Millions of children in America endure a cycle of poverty and food insecurity, often with seemingly few resources to ever break free. But a number of outstanding educational and community efforts are leading the way to a better future for our kids.
In terms of solutions, making sure these children consume the recommended servings of low-fat or fat-free milk and milk products every day may not be the first thing that comes to mind. But the reality is that proper nutrition from all food groups is a foundation for success throughout life. Drinking nutrient-rich milk is an important part of the foundation for a child’s health, offering nine essential nutrients and providing a framework for good eating habits over a lifetime.
Equally important, numerous studies summarized in the recent Wellness Impact report demonstrate the connection between improved nutrition and educational performance, and academic achievement is arguably one of the most reliable paths out of poverty. Consuming nutritious foods can help break down the course of poverty. Making good decisions like drinking a glass of low-fat milk - or eating an apple - can help shift the cycle. Or, it can at least give a kid a fighting chance.
Cultural influences and dietary choices
Even in the best of circumstances, kids often prefer the candy bar to the apple. Monica Reinagel, a.k.a the nutrition diva, speaks of a “double whammy” for disadvantaged kids in America. Not only are resources for nutrient-rich foods limited, but the cultural pressure to make the wrong choice is also stronger. Research by the Institute of Medicine and others demonstrate the disproportionate exposure of low-income, urban neighborhoods to marketing that encourages the consumption of unhealthy foods.
In 2009, the Academy of Nutrition and Dietetics (formerly the American Dietetic Association) published a study connecting socioeconomic status with nutrition. Calorie-dense fast food and candy with low nutritional value is readily available in lower-income neighborhoods, while fruit, vegetables, whole grains and low-fat dairy are generally found in the higher-priced grocery stores and farmers markets that populate higher-income neighborhoods.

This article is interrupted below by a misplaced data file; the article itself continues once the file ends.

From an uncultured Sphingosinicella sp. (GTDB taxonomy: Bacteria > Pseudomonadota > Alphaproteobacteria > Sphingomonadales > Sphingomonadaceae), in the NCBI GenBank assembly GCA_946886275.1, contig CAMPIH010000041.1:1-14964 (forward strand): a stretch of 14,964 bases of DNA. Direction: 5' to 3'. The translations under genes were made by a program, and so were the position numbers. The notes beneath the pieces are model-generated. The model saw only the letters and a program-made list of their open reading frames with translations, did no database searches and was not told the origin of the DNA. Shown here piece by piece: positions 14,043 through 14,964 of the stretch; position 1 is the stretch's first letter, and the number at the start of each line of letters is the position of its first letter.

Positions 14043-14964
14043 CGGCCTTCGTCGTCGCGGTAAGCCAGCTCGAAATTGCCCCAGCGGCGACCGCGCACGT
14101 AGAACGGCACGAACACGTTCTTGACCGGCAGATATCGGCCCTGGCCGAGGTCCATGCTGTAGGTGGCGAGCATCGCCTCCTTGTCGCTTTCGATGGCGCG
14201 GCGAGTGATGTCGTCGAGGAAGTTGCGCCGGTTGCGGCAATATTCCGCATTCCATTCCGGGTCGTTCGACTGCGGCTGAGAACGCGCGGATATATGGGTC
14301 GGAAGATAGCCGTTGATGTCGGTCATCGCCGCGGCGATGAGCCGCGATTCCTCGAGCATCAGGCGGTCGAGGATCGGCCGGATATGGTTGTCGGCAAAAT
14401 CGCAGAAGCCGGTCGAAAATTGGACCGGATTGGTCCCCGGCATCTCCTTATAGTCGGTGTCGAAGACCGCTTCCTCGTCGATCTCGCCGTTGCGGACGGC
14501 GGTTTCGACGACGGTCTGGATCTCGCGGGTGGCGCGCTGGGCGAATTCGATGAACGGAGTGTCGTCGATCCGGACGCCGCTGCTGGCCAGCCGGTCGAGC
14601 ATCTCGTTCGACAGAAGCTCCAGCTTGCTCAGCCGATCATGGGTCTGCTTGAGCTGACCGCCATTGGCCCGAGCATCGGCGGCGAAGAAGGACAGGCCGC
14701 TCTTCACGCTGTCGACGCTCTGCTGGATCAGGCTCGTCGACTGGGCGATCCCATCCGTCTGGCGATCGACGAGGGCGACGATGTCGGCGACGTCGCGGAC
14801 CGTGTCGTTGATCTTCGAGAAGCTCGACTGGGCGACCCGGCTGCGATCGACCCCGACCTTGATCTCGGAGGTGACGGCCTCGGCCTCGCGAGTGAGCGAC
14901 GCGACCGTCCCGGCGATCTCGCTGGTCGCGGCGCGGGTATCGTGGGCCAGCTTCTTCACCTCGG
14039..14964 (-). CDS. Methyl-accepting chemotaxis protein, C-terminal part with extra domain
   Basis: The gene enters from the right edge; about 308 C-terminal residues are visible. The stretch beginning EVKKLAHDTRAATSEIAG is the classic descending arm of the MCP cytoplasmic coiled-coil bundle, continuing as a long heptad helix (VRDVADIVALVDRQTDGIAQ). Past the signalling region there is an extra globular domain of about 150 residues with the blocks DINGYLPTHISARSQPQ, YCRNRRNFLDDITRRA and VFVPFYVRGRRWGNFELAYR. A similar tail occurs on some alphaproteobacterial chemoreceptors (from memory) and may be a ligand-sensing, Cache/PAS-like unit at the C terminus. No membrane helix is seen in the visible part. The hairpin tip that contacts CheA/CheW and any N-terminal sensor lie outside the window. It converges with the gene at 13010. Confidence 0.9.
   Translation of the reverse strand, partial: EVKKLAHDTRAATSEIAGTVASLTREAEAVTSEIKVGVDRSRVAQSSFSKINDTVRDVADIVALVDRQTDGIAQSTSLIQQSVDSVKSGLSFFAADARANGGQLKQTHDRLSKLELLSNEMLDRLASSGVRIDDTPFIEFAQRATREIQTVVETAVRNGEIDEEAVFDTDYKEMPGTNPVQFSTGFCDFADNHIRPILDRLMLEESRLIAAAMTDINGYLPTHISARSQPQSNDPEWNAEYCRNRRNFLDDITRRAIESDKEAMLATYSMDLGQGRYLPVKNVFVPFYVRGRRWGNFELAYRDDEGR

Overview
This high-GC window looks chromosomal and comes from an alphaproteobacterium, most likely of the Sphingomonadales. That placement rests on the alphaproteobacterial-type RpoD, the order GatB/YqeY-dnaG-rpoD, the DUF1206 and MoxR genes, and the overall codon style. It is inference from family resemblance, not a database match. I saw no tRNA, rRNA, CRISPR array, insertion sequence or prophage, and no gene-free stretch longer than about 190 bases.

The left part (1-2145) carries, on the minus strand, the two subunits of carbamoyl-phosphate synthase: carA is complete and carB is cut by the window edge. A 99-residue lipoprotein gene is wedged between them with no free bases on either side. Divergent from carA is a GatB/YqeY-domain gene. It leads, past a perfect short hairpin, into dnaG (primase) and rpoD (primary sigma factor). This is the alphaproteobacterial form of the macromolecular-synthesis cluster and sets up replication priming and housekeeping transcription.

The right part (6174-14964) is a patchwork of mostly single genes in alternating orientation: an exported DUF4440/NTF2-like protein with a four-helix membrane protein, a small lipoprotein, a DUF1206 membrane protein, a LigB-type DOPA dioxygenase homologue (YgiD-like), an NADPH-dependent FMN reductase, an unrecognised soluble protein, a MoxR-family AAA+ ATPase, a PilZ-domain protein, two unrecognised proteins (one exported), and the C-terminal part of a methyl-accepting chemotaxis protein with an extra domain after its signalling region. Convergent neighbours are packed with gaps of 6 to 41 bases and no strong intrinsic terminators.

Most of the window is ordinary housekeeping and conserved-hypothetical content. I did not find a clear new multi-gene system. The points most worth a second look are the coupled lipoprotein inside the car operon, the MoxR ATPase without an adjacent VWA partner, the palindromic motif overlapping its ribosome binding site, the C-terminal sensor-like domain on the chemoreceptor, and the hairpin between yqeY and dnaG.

The lack of access to nutritious food and cultural influence of unhealthy, nutrient poor food (topped off with inadequate physical activity), among many other factors, has played a role in the epidemic of childhood overweight and obesity. But it’s an epidemic that many are fighting and slowly beating: from First Lady Michele Obama to teachers, parents, school administrators, community leaders and even local dairy farmers.
“Dairy farmers have been committed to the health and wellness of Americans, with an emphasis on child health since they founded National Dairy Council (NDC) nearly a century ago,” stated Jean H. Ragalie, RD, president of NDC. “And this includes addressing hunger and helping ensure every child has access to nutrient-rich foods and opportunities to thrive.”
Giving a kid a head start: Increasing choices, improving odds
The good news is there are tools already tested and in place helping kids from low-income backgrounds get a head start toward success. Several programs, both public and private, are already working in communities across the country to improve the nutrition of disadvantaged children: